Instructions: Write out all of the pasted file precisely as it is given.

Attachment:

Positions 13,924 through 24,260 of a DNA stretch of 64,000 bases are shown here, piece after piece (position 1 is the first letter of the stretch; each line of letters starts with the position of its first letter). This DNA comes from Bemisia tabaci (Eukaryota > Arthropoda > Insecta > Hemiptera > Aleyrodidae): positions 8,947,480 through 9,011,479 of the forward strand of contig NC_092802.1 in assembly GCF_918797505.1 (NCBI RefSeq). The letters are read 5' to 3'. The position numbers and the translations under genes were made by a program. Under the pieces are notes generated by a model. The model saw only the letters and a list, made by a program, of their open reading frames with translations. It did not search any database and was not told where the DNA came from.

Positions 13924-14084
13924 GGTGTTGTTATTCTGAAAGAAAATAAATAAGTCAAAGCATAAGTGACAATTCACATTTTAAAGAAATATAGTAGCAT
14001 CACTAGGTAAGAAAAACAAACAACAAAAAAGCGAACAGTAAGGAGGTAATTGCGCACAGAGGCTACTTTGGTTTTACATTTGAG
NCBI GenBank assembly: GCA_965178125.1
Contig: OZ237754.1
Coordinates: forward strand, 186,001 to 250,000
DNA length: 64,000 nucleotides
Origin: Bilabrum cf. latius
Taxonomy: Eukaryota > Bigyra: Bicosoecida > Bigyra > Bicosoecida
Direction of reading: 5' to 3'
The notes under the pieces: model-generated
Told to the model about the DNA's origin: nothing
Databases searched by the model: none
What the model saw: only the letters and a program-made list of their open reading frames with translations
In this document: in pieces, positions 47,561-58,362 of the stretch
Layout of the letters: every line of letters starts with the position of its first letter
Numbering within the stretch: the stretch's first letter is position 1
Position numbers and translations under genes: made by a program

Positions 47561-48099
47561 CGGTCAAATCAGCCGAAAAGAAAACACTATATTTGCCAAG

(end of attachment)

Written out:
Positions 13,924 through 24,260 of a DNA stretch of 64,000 bases are shown here, piece after piece (position 1 is the first letter of the stretch; each line of letters starts with the position of its first letter). This DNA comes from Bemisia tabaci (Eukaryota > Arthropoda > Insecta > Hemiptera > Aleyrodidae): positions 8,947,480 through 9,011,479 of the forward strand of contig NC_092802.1 in assembly GCF_918797505.1 (NCBI RefSeq). The letters are read 5' to 3'. The position numbers and the translations under genes were made by a program. Under the pieces are notes generated by a model. The model saw only the letters and a list, made by a program, of their open reading frames with translations. It did not search any database and was not told where the DNA came from.

Positions 13924-14084
13924 GGTGTTGTTATTCTGAAAGAAAATAAATAAGTCAAAGCATAAGTGACAATTCACATTTTAAAGAAATATAGTAGCAT
14001 CACTAGGTAAGAAAAACAAACAACAAAAAAGCGAACAGTAAGGAGGTAATTGCGCACAGAGGCTACTTTGGTTTTACATTTGAG
NCBI GenBank assembly: GCA_965178125.1
Contig: OZ237754.1
Coordinates: forward strand, 186,001 to 250,000
DNA length: 64,000 nucleotides
Origin: Bilabrum cf. latius
Taxonomy: Eukaryota > Bigyra: Bicosoecida > Bigyra > Bicosoecida
Direction of reading: 5' to 3'
The notes under the pieces: model-generated
Told to the model about the DNA's origin: nothing
Databases searched by the model: none
What the model saw: only the letters and a program-made list of their open reading frames with translations
In this document: in pieces, positions 47,561-58,362 of the stretch
Layout of the letters: every line of letters starts with the position of its first letter
Numbering within the stretch: the stretch's first letter is position 1
Position numbers and translations under genes: made by a program

Positions 47561-48099
47561 CGGTCAAATCAGCCGAAAAGAAAACACTATATTTGCCAAG